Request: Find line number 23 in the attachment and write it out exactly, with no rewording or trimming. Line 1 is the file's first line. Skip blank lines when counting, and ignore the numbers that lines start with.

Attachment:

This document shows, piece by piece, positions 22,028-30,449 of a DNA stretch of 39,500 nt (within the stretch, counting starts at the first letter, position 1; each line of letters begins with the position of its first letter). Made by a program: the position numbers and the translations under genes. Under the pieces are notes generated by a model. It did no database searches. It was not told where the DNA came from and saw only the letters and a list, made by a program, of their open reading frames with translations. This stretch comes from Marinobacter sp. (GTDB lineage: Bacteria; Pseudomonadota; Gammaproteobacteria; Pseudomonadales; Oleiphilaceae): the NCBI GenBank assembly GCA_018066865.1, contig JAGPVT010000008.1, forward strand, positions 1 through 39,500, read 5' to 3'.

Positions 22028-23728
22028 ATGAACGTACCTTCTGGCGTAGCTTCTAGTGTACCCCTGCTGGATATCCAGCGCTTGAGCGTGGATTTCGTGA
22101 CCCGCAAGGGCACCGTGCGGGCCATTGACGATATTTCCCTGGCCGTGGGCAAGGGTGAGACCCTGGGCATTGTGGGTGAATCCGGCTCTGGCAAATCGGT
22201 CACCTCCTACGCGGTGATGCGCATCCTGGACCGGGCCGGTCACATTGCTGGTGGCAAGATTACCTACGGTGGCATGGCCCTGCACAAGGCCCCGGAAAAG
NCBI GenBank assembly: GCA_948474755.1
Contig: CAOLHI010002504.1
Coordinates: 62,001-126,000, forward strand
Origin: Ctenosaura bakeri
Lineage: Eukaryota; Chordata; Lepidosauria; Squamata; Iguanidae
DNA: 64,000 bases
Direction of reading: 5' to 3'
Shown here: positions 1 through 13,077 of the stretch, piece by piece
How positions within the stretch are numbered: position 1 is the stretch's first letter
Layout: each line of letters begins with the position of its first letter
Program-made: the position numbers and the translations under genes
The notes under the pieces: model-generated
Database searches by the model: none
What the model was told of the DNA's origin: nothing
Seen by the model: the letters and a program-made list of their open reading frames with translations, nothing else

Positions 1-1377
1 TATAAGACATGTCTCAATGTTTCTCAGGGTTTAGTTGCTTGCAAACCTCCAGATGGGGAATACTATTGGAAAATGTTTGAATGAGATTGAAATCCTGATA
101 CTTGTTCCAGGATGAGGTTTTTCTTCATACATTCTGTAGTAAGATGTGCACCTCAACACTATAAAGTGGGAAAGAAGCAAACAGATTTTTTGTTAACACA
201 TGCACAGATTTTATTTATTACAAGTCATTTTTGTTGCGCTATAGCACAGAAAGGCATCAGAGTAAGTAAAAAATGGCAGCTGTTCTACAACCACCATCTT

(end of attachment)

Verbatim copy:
101 CTTGTTCCAGGATGAGGTTTTTCTTCATACATTCTGTAGTAAGATGTGCACCTCAACACTATAAAGTGGGAAAGAAGCAAACAGATTTTTTGTTAACACA